There are two explanations for Gen. Wesley Clark’s politically tin-eared remark about Sen. John McCain last Sunday.
First, Clark is politically tin-eared. Remember his 2004 presidential campaign?
Second, and more fundamental, Clark was an Army infantry commander during the Vietnam War while McCain was a Navy aviator. As a rule, the grunts hated the flyboys.
Here, as a reminder, is what Clark said when asked about the Republican presidential candidate on the June 29 episode of CBS’s Face the Nation:
I certainly honor his service as a prisoner of war. He was a hero to me and to hundreds of thousands and millions of others in the armed forces as a prisoner of war.
That was where Clark should have zipped his lips. But, as if he couldn’t hold back some raging impulse, he went on:
He hasn’t held executive responsibility. … I don’t think riding in a fighter plane and getting shot down is a qualification to be president.
In a sense, of course, Clark is right. There’s nothing about flying a plane—or, for that matter, driving a tank or shooting a rifle—that indicates a talent for high office. But if the retired general wanted to be on the team and possibly in the Cabinet of Sen. Barack Obama—who also has never held an executive position and was, on that very day, fending off accusations of insufficient patriotism—he should have known that it’s best not to wander this turf.
My guess is that we have heard the last of Clark as an Obama surrogate. The next time Obama’s campaign passes around a list of national-security advisers, Clark’s name won’t be on it. But as we say farewell, let us consider the professional passions that animated his faux pas in order to improve our understanding not only of Gen. Clark but also of rivalries that still beset the armed forces.
In 1967, Navy Lt. Commander John McCain was flying A-4E Skyhawk attack planes off the USS Oriskany aircraft carrier. He was on his 23rd bombing mission over North Vietnam when an air-defense battery shot him out of the sky. He crashed into Hanoi’s Truc Bach Lake (where a statue of him was erected, in celebration of the event) and was held prisoner for the next five years.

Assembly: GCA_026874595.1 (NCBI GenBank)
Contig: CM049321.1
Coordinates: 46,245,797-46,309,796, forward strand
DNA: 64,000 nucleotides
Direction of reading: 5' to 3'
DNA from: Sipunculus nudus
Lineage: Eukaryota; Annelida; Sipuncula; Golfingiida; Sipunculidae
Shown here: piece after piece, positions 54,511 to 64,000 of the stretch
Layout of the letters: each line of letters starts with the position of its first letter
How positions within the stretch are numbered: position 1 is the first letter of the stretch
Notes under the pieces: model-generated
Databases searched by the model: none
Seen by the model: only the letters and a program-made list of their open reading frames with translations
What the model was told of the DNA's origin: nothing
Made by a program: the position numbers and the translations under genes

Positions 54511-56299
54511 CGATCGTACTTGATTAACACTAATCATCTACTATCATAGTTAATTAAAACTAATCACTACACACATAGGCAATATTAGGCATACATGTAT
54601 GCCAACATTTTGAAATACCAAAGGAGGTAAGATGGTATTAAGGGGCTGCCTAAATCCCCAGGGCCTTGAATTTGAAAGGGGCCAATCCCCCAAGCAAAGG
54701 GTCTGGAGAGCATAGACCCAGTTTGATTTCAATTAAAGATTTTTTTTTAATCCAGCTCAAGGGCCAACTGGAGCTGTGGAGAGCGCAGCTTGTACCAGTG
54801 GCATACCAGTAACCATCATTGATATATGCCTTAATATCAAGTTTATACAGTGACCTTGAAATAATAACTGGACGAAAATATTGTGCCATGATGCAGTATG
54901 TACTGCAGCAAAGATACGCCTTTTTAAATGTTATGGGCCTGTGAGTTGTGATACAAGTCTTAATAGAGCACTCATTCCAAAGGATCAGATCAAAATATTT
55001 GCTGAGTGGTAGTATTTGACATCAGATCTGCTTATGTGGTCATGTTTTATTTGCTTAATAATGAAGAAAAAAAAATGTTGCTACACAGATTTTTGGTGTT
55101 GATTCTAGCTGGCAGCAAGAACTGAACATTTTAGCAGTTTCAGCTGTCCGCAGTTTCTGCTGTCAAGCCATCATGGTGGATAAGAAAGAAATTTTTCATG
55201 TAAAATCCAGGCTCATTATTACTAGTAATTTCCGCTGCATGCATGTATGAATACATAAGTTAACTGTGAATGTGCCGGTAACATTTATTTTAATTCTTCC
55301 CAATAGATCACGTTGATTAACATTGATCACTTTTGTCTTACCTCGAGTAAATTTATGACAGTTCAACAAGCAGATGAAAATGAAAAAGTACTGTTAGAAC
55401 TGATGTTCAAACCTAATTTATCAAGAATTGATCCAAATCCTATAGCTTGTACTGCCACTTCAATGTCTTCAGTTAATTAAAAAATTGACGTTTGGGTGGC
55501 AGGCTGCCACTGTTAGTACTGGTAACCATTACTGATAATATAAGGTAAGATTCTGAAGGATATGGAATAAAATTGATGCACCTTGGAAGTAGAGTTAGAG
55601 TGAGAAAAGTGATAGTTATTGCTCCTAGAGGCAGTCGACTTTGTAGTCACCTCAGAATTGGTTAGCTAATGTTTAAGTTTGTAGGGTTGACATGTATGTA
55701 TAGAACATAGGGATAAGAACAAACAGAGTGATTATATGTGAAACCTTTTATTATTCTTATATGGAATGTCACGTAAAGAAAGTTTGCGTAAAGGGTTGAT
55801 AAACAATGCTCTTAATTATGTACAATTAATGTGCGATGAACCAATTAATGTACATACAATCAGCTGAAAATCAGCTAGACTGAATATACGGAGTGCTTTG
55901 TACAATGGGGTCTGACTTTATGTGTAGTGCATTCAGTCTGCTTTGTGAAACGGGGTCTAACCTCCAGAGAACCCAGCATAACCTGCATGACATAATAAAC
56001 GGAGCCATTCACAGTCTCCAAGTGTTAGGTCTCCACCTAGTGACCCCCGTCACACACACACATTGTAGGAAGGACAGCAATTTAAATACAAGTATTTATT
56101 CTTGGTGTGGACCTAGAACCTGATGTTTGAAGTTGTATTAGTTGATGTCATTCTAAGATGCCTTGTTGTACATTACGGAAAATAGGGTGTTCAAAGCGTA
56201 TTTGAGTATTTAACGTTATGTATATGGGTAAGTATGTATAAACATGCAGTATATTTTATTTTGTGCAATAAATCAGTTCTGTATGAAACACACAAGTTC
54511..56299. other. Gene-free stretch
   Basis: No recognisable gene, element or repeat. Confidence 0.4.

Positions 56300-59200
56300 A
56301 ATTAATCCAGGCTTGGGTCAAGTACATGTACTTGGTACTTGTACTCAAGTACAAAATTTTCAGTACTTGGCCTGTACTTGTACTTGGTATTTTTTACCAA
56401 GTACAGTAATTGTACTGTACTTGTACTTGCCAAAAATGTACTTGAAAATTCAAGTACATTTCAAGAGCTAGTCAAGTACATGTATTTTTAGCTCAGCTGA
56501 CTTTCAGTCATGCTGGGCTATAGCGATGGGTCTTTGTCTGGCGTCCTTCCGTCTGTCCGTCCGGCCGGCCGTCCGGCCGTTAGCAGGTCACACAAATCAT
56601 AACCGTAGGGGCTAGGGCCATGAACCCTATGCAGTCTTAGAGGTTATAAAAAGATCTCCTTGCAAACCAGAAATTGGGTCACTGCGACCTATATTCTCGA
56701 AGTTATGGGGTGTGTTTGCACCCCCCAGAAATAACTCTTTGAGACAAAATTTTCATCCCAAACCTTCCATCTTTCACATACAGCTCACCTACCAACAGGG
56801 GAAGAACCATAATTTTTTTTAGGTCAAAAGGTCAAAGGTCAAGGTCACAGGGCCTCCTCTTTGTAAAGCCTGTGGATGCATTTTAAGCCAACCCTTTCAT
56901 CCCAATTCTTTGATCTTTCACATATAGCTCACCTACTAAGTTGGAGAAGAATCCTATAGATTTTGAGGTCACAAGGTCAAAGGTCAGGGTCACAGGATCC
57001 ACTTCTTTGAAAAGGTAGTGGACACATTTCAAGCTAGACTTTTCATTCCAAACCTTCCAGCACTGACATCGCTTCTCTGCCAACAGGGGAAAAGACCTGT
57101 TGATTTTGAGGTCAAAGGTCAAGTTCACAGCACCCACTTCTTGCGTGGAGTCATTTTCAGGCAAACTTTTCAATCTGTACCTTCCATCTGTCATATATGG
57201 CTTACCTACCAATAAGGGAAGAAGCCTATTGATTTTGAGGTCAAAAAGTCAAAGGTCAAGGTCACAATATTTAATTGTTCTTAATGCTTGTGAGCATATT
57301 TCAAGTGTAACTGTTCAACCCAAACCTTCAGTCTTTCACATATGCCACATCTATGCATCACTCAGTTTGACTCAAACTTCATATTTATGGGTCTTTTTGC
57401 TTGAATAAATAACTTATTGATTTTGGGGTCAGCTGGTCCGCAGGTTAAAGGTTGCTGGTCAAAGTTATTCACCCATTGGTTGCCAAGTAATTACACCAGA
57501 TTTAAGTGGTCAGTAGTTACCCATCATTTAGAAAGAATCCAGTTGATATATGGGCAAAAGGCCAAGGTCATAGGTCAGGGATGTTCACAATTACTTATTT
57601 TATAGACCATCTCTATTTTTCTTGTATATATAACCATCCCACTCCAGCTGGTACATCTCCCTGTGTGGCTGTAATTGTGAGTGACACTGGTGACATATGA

In 1970, Army Capt. Wes Clark was commanding A Company, 1st Battalion, 16th Infantry, of the 1st Infantry Division (“the Big Red One”), when a Viet Cong soldier shot him four times. Though seriously wounded, he ordered his men to fight back, and they won the skirmish. Clark was hospitalized and awarded a Silver Star.
You might think that Clark would feel a warm comradeship with McCain, having fought the same war and faced death from the guns of the same enemy. A retired Army general who also commanded a company in Vietnam and has known Clark for many years told me that, in one sense, he couldn’t understand why Clark would say such a thing. “The nightmare of every soldier over there was that we’d get captured,” he said. “We all thought that would be worse than getting killed.”
Yet, in another sense, the retired general understands Clark’s comments all too well. “The soldier’s attitude toward Navy aviators, Marine aviators, and Air Force aviators,” this retired general said, “was that they flew their missions, then went back to the officers’ club for a nice dinner and a good night’s sleep, while we ate scraps and huddled under a tree in the jungle.”